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Caring for missionary children

I came to Sapporo as a short-term missionary in 2013. For three months I looked after preschool-aged missionary kids while their parents, new to the mission field, studied Japanese. It was a short time, but also very intense.

As I’d trained as a kindergarten teacher I was worried about how the kids would deal with so many changes of carers – getting used to one person only to see this person leave again and a new person coming. I was impressed, though, with how well the kids coped and got used to me in this short period of time.

I realised how strong kids are. I think missionary kids are especially made strong by God—they not only survive, but often thrive in difficult situations. And their situation is, in fact, difficult.

I remember taking the kids to parks and playgrounds. Every time the Japanese kids would stare and their mums would say how cute these foreign kids look and touch their blond hair. I could see the missionary children react strongly against this and saw how hard it was for them to have strangers focusing on them so often. Of course each child is different, but I realised how much harder it is for kids in a foreign country where they already look so different that they are always going to stick out.

I also saw how challenging it was for their parents in language school. They needed to focus on language learning, but they knew their children needed to adjust to their new environment also. I was glad I could help in such a simple and practical way—by taking care of their kids.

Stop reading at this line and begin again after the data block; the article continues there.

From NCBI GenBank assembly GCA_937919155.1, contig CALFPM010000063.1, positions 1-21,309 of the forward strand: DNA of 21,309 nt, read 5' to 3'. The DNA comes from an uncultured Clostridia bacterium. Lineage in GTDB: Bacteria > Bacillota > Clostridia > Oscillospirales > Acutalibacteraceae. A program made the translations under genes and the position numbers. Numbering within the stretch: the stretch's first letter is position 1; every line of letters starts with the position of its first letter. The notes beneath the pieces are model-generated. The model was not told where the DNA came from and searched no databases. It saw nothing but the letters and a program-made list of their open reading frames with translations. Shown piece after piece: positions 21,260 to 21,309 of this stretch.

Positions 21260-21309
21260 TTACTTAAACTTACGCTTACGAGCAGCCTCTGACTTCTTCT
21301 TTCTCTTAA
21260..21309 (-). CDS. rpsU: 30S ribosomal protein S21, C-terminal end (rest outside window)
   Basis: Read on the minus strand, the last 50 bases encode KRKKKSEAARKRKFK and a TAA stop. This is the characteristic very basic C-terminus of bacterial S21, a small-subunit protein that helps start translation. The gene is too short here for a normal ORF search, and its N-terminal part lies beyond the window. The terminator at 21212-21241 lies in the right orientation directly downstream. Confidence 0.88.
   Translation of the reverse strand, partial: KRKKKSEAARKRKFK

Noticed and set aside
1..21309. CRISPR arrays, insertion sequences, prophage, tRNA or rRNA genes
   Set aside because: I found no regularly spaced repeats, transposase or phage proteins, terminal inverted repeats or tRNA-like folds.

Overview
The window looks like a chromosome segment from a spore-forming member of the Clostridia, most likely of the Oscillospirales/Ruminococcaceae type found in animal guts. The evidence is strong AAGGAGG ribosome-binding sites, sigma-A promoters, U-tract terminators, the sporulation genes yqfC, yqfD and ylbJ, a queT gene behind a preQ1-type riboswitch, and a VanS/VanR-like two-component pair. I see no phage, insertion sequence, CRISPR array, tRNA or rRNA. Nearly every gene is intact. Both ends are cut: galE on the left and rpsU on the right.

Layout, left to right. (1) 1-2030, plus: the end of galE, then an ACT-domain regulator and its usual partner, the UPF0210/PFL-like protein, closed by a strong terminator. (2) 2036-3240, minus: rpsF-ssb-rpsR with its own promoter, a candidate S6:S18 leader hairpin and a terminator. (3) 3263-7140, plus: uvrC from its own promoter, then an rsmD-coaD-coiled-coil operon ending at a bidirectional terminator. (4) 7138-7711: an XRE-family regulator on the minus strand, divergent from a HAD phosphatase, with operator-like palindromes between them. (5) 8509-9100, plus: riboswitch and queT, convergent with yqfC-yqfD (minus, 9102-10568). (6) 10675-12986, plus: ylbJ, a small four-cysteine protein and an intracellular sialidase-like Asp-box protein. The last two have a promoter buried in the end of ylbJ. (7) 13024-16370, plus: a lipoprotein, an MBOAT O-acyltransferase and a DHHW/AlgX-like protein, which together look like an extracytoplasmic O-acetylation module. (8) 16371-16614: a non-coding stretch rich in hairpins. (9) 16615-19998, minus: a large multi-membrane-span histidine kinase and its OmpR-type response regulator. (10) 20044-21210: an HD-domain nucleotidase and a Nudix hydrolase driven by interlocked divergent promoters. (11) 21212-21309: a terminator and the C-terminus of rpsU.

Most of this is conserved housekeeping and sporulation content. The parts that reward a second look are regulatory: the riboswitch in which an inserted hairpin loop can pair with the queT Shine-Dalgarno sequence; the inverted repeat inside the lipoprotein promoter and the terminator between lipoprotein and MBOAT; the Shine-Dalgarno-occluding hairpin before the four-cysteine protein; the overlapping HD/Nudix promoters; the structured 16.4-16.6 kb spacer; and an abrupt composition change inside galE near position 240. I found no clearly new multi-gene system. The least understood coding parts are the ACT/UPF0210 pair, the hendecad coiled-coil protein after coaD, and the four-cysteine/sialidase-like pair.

I thought about how I could bless these families, and decided to create little diaries for each child—with pictures of them, or drawn by them; and entries of what we did in a day, what the kids learned, or anything I thought might be nice for the parents to know. In that way, their parents would get a glimpse into the daily life of their kids during the time they were studying.

I’m now back, four years later, as a long-term missionary. It’s been great to see all the kids again and how they’ve grown. I was surprised at how they still treasured this little diary. Though it was such a short time, I’m pleased it’s become a good memory for them. They’re great kids and I’m happy to see how they’ve made it through that tough time of adjusting to a new country and learning a new language. Compared to us grown-ups, they’ve picked up language and other cultural things so fast.

Even though in the beginning I did want to do more “real” mission work, not just babysitting, I’m grateful to have had this experience of helping missionary parents with their kids. It changed my view of mission and I value support ministries much more.

By Jessy, an OMF missionary.

Will you pray for Japan?

  • Praise God for short term workers who help missionaries settle into Japan and learn the language and culture by helping to look after their children.
  • Pray for children to cope well with all the often unwanted attention they may get as foreigners.
  • Pray for more workers to come to help in these support ministries and be a positive impact on the lives of these children.

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